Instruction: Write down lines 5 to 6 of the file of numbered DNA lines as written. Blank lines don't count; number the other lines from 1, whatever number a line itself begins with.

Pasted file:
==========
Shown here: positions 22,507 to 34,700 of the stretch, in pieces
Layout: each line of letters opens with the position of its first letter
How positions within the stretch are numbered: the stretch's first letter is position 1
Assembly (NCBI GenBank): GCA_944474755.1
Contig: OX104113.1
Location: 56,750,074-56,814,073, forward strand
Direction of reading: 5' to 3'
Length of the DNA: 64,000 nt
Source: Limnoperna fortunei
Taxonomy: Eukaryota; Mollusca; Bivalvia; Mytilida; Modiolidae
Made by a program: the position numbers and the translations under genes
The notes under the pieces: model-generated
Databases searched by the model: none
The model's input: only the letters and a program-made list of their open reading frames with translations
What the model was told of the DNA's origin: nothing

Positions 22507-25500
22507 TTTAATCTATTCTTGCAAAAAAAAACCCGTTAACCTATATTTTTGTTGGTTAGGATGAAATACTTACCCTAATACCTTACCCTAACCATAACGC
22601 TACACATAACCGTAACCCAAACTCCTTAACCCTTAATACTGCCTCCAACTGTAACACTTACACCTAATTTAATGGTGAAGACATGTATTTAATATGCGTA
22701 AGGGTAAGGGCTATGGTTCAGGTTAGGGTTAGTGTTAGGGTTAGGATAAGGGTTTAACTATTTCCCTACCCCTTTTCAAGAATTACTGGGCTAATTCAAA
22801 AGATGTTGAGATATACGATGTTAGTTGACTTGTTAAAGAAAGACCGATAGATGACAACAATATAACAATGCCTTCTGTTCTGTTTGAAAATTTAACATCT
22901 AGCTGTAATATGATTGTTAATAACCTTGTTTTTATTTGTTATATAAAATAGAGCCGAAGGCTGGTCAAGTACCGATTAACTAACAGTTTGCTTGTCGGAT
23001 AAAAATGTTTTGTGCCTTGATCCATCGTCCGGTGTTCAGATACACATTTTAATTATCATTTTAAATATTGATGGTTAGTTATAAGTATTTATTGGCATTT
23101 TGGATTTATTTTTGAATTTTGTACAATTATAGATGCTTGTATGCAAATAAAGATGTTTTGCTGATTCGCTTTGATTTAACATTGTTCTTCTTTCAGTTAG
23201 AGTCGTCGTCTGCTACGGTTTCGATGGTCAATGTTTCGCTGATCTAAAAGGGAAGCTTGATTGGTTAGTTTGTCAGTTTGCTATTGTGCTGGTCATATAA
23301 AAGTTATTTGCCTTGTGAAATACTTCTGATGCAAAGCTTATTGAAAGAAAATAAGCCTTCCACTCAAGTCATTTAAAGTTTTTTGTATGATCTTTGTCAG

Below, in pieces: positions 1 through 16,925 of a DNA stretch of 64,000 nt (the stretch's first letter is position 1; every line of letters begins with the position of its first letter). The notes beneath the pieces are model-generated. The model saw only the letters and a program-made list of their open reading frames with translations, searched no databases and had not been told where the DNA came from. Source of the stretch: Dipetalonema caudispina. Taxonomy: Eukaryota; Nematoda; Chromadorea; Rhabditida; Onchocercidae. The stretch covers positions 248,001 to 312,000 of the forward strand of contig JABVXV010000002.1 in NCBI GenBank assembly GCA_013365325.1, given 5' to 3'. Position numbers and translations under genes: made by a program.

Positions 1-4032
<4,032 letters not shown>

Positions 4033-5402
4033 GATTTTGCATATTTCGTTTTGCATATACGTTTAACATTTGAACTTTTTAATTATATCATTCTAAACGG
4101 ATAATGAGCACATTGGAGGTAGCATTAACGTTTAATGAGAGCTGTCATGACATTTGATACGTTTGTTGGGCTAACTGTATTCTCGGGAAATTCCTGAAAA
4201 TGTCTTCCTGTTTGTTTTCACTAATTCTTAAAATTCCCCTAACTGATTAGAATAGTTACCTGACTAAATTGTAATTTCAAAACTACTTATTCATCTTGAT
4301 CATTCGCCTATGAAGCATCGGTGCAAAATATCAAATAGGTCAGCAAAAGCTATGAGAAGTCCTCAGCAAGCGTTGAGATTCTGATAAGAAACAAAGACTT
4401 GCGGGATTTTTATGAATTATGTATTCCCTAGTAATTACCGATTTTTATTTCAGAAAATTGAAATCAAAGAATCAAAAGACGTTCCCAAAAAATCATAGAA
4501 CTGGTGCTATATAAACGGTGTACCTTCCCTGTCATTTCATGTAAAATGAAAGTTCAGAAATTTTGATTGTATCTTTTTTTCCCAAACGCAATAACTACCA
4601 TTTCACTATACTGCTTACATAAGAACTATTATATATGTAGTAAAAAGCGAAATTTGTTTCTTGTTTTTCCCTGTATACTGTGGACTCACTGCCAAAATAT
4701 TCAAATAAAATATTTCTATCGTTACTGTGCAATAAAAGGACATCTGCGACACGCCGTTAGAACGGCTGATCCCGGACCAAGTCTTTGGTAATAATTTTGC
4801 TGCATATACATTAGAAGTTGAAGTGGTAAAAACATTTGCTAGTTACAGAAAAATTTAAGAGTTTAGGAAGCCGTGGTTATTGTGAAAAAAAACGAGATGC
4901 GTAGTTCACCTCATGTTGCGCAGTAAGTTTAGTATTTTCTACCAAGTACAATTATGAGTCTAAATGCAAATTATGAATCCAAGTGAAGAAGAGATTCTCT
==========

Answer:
Contig: OX104113.1
Location: 56,750,074-56,814,073, forward strand